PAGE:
Can you please advise me which question would a native speaker immigration officer would ask in an airport

Where are you traveling from? or

Where are you traveling in from?

Where are you comming from?

Where are you comming in from?

Where are you flying from?

Where are you flying in from?

Are all grammatically correct?

Thank you!

  • I'm interested to see what an immigration officer would ask. Would he use any of the 2 questions ? – Marcus Jul 10 '19 at 2:54

Native speakers, at least Americans, would say

Where are you travelling from?

We are much less likely to say

Where are you travelling in from?

It is not necessarily incorrect or ungrammatical to say that, but it's less common or normal. If someone said it, few people would find it odd in a real situation, because the meaning is clear.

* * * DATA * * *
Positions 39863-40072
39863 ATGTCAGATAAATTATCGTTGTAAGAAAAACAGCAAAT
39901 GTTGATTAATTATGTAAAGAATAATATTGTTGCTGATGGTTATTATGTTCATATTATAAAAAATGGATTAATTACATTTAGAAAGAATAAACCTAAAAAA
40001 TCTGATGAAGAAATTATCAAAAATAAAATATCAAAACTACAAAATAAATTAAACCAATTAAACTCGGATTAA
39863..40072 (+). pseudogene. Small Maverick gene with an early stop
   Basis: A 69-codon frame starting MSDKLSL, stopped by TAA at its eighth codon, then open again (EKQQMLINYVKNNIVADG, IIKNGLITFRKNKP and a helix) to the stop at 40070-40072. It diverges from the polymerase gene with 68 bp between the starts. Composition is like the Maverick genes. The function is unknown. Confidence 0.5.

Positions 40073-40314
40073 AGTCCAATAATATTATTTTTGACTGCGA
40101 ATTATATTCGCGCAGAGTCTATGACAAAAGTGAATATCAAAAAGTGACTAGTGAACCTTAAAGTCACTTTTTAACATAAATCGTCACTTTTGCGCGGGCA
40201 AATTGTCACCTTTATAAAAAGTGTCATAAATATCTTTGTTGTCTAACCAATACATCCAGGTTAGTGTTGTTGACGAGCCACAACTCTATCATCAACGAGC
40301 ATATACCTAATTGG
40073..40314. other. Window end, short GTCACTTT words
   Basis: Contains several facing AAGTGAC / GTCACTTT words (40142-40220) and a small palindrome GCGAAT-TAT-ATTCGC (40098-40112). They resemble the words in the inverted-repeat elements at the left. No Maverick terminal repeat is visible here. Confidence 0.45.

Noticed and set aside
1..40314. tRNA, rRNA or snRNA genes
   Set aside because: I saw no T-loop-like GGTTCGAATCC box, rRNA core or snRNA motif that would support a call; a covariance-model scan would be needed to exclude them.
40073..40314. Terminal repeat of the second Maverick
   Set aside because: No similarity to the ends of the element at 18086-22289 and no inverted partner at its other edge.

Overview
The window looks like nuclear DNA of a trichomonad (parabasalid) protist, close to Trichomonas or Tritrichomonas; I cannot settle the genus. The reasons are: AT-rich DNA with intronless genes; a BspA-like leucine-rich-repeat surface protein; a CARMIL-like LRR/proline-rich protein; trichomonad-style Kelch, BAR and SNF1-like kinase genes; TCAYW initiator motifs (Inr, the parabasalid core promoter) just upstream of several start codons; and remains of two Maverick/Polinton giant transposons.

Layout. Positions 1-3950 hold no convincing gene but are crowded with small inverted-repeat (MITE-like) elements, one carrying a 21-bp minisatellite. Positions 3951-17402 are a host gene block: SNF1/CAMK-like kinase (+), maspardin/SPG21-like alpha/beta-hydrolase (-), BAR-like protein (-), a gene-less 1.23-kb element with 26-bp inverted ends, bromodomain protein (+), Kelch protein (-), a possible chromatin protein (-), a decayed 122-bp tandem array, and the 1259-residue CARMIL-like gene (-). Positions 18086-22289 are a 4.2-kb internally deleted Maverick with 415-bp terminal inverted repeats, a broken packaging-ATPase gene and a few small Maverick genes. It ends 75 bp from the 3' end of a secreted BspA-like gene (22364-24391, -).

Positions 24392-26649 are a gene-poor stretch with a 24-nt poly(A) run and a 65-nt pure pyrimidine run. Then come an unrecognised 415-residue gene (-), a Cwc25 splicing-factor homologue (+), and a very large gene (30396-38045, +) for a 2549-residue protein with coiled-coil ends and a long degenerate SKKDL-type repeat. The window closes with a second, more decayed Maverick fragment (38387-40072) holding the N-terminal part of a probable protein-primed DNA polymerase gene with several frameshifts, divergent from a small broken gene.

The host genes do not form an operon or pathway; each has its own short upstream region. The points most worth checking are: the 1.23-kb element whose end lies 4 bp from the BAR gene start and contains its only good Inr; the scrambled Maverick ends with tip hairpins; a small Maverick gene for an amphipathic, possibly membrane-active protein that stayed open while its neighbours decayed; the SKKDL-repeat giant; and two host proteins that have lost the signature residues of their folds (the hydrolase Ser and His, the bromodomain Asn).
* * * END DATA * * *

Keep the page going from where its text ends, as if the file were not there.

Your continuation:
It would often be made more polite or friendly by adding today?/tonight?/this morning/this afternoon? or by please? at the end.

We more often use in in expressions like ... coming in from? or ... flying in from?

| improve this answer | |
  • Thank you for your answer. Just to clarify... Is it any difference between 'travel' and ' travel in'? – Marcus Jul 10 '19 at 3:10
  • I edited the answer so it's hopefully more clear. – Jim Reynolds Jul 10 '19 at 4:01
  • Do you mean to just ask if there's a difference in meaning between the two sentences? If so, please edit your question instead of asking additional questions as a comment. – Jim Reynolds Jul 10 '19 at 5:43

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